|Full name||Thomas Brooks Craig|
|Date of birth||21 November 1950|
|Place of birth||Glasgow, Scotland|
|Height||5 ft 8 in (1.73 m)|
|* Senior club appearances and goals counted for the domestic league only.
Thomas Brooks Craig (born 21 November 1950 in Glasgow) is a Scottish football player and coach. Craig had an 18-year playing career as a midfielder, playing over 100 league games for English clubs Sheffield Wednesday and Newcastle United. Towards the end of his playing career he became a coach, and he has worked for clubs including Hibernian, Celtic, Aberdeen, Newcastle and St Mirren.
Craig was a midfielder who started his playing career at Aberdeen. In 1969 Sheffield Wednesday paid £100,000 for his services, a club record transfer fee at the time, as well as a British record for a teenager. Craig scored 37 league goals for Wednesday, including many from the penalty spot. During his time at the club, Wednesday were relegated from the top flight following Craig's first full season, and they continued to struggle in Division Two, finally being relegated again shortly after he left for Newcastle United in 1974. While at the club, Craig was the fan favorite and was described as "an adopted Geordie".
After leaving Newcastle he went on to join Ron Saunders' Aston Villa, however, his stay was short lived as Saunders was clearing the decks in order to turn Villa into the Championship and European Cup winning force of the early 1980s. He subsequently moved on to Swansea City, Carlisle United and Hibernian before becoming a coach.
After retiring as a player, Craig was made assistant manager to John Blackley at Hibernian. He was then Billy McNeill's assistant manager at Celtic, where they won the championship in their centenary year. A spell at Aberdeen as assistant to Roy Aitken followed, before he took up the coaching role of Scotland's Under-21 team.
Craig spent time as a first team coach of Newcastle United, until he was released in September 2006. While at Newcastle United, Craig stated he learned coaching development under the first team managers during his seven years as a coach. He was then chosen by John Collins to be his assistant at Hibernian. Following Collins' resignation, Craig acted as the caretaker manager for four games, but he left the club following the appointment of Mixu Paatelainen as manager. Craig joined Charleroi as assistant coach to John Collins in December 2008. On 20 November 2009, he was appointed as head coach of Charleroi. He signed a one-year and a half contract. Despite this contract, Craig was sacked by Charleroi on 14 April 2010.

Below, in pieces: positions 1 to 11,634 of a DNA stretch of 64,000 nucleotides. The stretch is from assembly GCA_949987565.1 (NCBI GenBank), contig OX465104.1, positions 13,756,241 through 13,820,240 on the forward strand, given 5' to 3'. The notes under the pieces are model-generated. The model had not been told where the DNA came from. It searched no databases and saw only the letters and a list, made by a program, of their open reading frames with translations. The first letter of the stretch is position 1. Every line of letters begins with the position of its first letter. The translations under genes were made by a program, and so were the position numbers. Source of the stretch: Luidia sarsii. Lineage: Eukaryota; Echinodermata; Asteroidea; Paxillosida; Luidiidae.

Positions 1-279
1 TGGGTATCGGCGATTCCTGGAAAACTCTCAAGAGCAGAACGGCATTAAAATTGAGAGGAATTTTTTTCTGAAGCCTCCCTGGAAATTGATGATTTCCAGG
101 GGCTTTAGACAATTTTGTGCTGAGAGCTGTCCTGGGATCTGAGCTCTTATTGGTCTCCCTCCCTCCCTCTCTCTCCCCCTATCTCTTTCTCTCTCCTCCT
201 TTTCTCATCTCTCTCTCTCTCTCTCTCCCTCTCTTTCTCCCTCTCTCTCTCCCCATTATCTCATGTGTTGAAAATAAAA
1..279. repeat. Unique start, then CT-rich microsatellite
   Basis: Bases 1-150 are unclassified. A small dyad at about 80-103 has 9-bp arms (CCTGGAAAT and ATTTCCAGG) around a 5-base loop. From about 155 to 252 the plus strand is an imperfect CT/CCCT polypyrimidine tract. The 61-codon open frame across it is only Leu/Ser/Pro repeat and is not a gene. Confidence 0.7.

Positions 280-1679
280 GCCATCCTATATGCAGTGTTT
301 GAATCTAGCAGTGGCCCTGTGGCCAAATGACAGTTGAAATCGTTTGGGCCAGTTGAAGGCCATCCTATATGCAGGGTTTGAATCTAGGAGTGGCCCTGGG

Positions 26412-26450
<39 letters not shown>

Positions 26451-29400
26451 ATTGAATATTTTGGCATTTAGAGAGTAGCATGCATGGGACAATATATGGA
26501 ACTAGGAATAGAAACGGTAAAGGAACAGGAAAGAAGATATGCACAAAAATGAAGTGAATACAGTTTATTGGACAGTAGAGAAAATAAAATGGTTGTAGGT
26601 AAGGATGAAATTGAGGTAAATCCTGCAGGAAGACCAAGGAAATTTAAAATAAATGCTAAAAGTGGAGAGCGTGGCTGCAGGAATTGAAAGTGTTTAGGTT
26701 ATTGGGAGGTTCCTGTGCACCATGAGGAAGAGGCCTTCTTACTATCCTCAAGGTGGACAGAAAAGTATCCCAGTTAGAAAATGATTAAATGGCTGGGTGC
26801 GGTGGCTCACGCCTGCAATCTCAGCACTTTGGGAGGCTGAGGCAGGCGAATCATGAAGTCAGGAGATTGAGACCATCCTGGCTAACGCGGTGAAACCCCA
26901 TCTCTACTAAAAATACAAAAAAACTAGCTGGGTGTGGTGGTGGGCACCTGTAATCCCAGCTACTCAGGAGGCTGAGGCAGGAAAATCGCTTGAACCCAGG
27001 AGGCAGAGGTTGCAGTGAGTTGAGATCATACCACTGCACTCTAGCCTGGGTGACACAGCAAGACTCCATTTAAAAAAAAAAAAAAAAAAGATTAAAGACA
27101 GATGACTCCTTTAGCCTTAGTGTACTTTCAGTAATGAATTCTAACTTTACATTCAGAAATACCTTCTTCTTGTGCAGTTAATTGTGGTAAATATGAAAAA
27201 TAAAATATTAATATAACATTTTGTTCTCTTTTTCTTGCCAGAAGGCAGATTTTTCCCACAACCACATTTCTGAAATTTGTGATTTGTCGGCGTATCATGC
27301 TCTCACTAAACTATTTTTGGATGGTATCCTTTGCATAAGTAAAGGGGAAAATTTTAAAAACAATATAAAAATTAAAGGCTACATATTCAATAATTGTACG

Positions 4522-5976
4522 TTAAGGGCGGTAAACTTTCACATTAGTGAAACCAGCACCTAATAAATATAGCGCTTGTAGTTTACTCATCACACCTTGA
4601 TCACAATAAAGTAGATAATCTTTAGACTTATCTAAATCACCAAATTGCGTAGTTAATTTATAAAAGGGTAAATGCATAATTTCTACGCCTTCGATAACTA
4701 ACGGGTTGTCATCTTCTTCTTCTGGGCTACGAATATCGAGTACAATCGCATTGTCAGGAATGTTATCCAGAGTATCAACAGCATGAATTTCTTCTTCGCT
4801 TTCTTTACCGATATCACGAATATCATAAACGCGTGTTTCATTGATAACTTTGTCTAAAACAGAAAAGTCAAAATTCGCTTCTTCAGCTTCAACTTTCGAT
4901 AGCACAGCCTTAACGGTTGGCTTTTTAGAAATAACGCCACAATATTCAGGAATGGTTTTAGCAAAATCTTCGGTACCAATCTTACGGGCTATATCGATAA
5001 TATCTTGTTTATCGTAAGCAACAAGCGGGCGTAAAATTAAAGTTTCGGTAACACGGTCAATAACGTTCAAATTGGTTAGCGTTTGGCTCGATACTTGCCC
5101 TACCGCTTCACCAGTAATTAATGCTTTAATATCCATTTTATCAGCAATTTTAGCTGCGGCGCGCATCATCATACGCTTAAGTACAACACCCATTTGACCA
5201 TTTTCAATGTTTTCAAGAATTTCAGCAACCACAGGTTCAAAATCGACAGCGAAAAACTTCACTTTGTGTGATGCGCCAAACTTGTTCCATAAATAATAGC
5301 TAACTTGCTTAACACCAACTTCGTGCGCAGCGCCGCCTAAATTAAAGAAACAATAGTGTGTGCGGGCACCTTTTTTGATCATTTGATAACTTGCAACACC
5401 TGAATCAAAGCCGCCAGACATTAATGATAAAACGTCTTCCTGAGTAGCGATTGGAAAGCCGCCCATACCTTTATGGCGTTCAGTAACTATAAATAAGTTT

St Mirren manager Danny Lennon appointed Craig as first team coach on 22 July 2011. Craig was part of the coaching team that won the 2012–13 Scottish League Cup with St Mirren. On 13 May 2014 Craig was appointed as St Mirren manager, following the departure of Danny Lennon. Immediately after taking the job, Craig would then includes two players as his coaching team, Jim Goodwin and Gary Teale. Craig was sacked in December 2014, after 19 matches in charge. St Mirren were joint bottom of the Scottish Premiership and lost 4-0 to Inverness in the Scottish Cup.
- As of 9 December 2014.
- No statistics currently available for Scotland U21 team.
- "Tommy Craig". Barry Hugman's Footballers. Retrieved 19 February 2017.
- "Former Newcastle United man on his time at St James' and becoming a manager at 63". Chronicle Live. 19 May 2014. Retrieved 25 May 2014.
- Tommy Craig - Statement | Newcastle United | News | Latest News | Latest News
- Craig leaves Hibs, STV, 11 February 2008.
- Le RCSC a un nouvel entraîneur., R. Charleroi S.C., 15 December 2008. (French)
- Le Sporting a son nouveau coach., R. Charleroi S.C., 20 November 2009. (French)
- Communique T. Craig
- "Tommy Craig axed as Charleroi boss". Daily Record. 15 April 2010. Retrieved 15 April 2010.
- "Saints Appoint First Team Coach". St Mirren F.C. 22 July 2011. Retrieved 23 July 2011.
- "St Mirren: Tommy Craig appointed as Danny Lennon's successor". BBC Sport. BBC. 13 May 2014. Retrieved 13 May 2014.
- BBC Sport
- BBC Sport